Obama Taking His Family to Selma; Remembers Trayvon Martin at WH Event

By Susan Jones | February 27, 2015 | 6:35am EST

President and Mrs. Barack Obama host a reception in recognition of African American History Month in the East Room of the White House on Thursday, Feb. 26, 2015. (AP Photo/Jacquelyn Martin)

(CNSNews.com) - "Next week, Michelle and I and the girls will be traveling to Selma to pay tribute, not just as a president or a first lady or as African Americans, but as Americans -- to those who changed the course of history at the Edmund Pettus Bridge," President Obama told a gathering at the White House on Thursday.

Obama mentioned the "legends and giants of the civil rights movement" as well as "the countless American heroes" who aren't named in the history books, all of whom marched and sang and organized "to change this country for the better."

He also thanked Trayvon Martin's parents for attending the White House reception marking African-American History Month: "Today, on the third anniversary of Trayvon Martin's death, showing all of our kids -- all of them -- every single day that their lives matter, that's part of our task," the president said.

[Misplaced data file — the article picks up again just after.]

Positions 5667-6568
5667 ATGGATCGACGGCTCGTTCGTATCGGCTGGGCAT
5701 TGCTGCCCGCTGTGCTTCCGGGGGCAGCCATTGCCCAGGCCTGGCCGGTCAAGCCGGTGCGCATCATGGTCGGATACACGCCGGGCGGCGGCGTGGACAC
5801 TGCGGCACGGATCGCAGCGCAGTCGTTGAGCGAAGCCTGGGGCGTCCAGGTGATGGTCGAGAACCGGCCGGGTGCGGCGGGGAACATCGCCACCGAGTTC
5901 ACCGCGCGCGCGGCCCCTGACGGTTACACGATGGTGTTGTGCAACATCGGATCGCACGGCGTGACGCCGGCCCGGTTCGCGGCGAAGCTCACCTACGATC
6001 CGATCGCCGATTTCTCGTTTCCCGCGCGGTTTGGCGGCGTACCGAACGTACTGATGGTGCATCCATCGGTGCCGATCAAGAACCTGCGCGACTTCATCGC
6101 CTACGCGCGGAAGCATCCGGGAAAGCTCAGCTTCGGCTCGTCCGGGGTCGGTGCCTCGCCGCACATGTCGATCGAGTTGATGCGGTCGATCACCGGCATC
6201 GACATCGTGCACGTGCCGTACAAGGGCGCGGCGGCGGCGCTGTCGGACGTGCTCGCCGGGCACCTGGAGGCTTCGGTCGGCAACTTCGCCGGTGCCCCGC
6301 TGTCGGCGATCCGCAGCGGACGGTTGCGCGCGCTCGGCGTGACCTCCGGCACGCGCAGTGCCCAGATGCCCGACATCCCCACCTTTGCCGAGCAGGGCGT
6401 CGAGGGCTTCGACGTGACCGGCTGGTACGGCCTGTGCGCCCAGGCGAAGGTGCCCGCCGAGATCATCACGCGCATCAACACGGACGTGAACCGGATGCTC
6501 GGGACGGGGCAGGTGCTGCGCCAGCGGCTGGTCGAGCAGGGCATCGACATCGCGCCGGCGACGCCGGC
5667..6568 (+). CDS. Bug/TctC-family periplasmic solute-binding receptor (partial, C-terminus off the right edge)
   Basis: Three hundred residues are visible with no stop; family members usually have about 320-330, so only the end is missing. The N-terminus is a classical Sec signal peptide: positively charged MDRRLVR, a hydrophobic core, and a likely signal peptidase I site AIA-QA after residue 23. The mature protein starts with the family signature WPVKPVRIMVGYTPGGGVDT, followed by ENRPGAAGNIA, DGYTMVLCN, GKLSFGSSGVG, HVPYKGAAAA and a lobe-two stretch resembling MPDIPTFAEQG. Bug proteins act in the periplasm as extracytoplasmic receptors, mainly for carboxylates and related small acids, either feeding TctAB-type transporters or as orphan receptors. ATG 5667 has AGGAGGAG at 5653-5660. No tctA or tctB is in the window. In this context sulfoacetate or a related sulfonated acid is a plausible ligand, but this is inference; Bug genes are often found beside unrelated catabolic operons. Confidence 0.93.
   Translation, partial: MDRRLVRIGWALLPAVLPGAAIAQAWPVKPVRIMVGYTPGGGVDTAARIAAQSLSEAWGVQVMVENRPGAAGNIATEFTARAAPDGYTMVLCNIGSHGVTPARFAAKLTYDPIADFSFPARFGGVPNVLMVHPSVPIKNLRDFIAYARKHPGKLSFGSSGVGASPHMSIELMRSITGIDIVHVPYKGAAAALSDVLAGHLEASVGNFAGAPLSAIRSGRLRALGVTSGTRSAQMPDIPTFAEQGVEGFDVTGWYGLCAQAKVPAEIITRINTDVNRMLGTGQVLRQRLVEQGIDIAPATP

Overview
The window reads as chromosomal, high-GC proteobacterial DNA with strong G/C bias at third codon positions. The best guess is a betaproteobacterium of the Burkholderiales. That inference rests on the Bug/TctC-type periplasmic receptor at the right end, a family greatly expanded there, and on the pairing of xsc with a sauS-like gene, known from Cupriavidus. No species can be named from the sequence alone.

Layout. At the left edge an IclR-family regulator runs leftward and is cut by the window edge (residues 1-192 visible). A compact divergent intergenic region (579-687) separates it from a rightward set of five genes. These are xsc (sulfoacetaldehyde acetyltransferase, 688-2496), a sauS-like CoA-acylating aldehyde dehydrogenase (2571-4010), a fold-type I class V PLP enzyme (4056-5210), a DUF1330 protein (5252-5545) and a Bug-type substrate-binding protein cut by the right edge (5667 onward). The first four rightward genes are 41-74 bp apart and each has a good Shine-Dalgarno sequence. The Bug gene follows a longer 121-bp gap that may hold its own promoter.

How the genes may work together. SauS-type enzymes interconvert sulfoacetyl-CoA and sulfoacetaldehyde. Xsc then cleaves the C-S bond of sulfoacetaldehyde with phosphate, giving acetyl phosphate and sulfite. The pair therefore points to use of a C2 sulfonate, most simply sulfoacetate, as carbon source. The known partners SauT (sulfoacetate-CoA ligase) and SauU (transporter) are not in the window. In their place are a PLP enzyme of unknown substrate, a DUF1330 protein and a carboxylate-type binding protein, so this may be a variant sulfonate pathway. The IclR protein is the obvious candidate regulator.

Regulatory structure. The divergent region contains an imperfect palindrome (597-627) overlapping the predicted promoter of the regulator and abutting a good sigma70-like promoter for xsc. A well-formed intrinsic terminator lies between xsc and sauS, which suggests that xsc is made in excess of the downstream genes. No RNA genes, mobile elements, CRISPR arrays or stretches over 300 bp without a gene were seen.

Three days ago, President Obama's Justice Department announced that it would not file federal civil rights charges against the man who says he shot Trayvon Martin in self-defense.

During Thursday's event at the White House, Obama noted that "progress in this nation happens only because seemingly ordinary people find the courage to stand up for what is right. Not just when it's easy, but when it's hard. Not just when it's convenient, but when it's challenging."

(Although he was talking about Selma, he could have been talking about himself. Obama repeatedly has defended his executive amnesty as the "right thing to do." )

"What happened in Selma is quintessentially an American experience, not just an African American experience," Obama said.

"It speaks to what's best in this country. It remind us that the history of America doesn't belong to one group or another; it belongs to all of us -- that idea, this experiment built on a shared story of people bound together by shared ideas, shared ideals, certain inalienable rights of equality and justice and liberty for all people.

"So I want to thank those who made that extraordinary contribution for setting such a wonderful example for each of us.

"And I know that when I take Malia and Sasha down with Michelle next week, down to Selma, part of what I'm hoping to do is to remind them of their own obligations. Because there are going to be marches for them to march, and struggles for them to fight. And if we've done our job, then that next generation is going to be picking up the torch as well."

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